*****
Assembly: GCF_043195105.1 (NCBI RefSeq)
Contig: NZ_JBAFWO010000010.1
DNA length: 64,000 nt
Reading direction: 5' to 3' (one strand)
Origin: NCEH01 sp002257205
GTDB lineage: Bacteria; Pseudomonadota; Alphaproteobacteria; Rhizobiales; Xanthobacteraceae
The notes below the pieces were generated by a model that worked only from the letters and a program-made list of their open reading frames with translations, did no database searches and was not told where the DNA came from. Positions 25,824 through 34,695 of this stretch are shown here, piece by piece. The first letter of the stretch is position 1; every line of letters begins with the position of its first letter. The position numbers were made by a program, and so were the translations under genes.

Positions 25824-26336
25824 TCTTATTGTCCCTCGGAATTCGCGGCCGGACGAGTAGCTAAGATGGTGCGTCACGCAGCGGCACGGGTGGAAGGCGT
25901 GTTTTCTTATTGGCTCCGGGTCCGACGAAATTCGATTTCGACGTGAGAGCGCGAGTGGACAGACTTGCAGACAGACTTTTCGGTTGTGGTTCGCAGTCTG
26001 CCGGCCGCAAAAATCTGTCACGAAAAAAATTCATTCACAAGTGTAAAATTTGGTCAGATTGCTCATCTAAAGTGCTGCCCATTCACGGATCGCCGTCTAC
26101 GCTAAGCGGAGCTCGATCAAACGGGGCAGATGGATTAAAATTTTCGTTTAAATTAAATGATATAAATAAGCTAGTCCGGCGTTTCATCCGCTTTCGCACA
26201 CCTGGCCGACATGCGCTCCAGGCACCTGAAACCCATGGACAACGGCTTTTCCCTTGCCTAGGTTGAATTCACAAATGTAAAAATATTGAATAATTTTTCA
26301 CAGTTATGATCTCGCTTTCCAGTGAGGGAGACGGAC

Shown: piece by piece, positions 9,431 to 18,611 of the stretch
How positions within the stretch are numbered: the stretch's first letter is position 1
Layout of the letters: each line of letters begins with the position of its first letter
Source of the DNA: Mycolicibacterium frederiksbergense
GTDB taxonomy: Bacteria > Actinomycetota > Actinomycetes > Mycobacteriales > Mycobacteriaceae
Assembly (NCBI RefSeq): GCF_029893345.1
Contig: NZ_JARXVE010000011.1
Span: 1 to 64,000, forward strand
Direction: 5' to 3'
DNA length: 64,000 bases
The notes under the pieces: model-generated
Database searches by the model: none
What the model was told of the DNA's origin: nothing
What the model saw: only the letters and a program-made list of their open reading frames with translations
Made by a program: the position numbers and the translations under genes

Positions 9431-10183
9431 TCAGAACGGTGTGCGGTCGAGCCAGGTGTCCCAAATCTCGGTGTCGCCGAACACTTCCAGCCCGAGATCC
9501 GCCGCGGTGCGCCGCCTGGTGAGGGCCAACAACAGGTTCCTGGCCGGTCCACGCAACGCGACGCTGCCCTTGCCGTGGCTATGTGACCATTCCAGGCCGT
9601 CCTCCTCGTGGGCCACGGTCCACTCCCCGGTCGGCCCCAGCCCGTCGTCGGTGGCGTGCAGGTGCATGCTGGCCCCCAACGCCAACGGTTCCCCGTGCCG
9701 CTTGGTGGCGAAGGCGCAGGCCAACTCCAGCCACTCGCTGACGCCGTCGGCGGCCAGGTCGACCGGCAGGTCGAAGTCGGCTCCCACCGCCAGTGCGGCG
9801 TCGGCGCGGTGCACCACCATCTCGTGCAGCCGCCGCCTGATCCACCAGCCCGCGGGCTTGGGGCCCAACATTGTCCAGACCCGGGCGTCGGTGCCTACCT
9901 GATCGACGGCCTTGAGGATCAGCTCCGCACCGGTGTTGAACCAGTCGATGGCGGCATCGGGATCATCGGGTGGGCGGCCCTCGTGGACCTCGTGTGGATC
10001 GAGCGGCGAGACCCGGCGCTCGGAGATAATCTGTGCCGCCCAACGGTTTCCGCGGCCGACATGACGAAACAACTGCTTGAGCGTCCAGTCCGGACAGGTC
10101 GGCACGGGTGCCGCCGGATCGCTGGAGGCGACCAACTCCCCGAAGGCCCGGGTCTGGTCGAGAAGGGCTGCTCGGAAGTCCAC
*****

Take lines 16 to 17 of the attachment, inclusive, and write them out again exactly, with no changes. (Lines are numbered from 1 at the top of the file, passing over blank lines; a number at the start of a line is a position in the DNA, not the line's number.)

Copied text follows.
How positions within the stretch are numbered: the stretch's first letter is position 1
Layout of the letters: each line of letters begins with the position of its first letter